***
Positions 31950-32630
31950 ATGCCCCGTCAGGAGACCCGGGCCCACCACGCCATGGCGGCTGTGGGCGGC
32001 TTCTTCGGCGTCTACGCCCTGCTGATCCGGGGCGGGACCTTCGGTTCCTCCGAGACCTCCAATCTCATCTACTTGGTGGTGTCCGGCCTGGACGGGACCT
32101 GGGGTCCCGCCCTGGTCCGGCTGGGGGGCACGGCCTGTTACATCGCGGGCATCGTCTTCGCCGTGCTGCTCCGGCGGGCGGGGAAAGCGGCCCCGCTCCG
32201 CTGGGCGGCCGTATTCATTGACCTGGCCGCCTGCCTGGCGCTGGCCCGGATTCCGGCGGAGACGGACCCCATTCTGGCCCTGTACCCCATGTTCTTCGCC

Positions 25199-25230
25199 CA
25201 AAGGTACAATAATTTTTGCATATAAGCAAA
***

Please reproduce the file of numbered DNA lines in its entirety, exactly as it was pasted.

Positions 31950-32630
31950 ATGCCCCGTCAGGAGACCCGGGCCCACCACGCCATGGCGGCTGTGGGCGGC
32001 TTCTTCGGCGTCTACGCCCTGCTGATCCGGGGCGGGACCTTCGGTTCCTCCGAGACCTCCAATCTCATCTACTTGGTGGTGTCCGGCCTGGACGGGACCT
32101 GGGGTCCCGCCCTGGTCCGGCTGGGGGGCACGGCCTGTTACATCGCGGGCATCGTCTTCGCCGTGCTGCTCCGGCGGGCGGGGAAAGCGGCCCCGCTCCG
32201 CTGGGCGGCCGTATTCATTGACCTGGCCGCCTGCCTGGCGCTGGCCCGGATTCCGGCGGAGACGGACCCCATTCTGGCCCTGTACCCCATGTTCTTCGCC

Positions 25199-25230
25199 CA
25201 AAGGTACAATAATTTTTGCATATAAGCAAA